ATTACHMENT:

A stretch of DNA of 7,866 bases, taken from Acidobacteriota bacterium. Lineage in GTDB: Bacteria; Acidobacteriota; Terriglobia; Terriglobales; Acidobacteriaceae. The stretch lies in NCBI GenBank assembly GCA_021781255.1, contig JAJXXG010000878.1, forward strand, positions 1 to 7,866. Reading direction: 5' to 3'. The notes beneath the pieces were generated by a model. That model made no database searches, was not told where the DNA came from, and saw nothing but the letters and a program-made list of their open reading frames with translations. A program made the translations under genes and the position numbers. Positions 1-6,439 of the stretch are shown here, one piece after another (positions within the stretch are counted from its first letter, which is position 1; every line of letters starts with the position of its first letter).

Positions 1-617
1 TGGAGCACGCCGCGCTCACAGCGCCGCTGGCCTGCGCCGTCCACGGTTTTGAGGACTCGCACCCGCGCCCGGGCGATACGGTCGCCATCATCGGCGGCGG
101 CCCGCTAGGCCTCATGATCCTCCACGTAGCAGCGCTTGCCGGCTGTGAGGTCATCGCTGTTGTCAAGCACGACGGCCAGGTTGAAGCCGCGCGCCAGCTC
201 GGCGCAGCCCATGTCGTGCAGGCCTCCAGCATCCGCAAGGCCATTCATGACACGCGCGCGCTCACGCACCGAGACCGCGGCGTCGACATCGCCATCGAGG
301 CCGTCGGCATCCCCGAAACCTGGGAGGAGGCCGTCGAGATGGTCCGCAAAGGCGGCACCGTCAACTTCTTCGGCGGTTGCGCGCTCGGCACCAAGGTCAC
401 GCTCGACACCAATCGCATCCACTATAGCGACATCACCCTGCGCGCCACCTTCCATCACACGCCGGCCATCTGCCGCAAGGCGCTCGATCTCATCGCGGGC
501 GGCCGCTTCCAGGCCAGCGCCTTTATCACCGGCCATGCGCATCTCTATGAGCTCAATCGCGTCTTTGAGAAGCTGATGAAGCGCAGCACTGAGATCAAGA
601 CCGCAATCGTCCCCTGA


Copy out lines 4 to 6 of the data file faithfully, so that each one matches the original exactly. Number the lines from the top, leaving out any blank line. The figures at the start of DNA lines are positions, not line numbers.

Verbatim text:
101 CCCGCTAGGCCTCATGATCCTCCACGTAGCAGCGCTTGCCGGCTGTGAGGTCATCGCTGTTGTCAAGCACGACGGCCAGGTTGAAGCCGCGCGCCAGCTC
201 GGCGCAGCCCATGTCGTGCAGGCCTCCAGCATCCGCAAGGCCATTCATGACACGCGCGCGCTCACGCACCGAGACCGCGGCGTCGACATCGCCATCGAGG
301 CCGTCGGCATCCCCGAAACCTGGGAGGAGGCCGTCGAGATGGTCCGCAAAGGCGGCACCGTCAACTTCTTCGGCGGTTGCGCGCTCGGCACCAAGGTCAC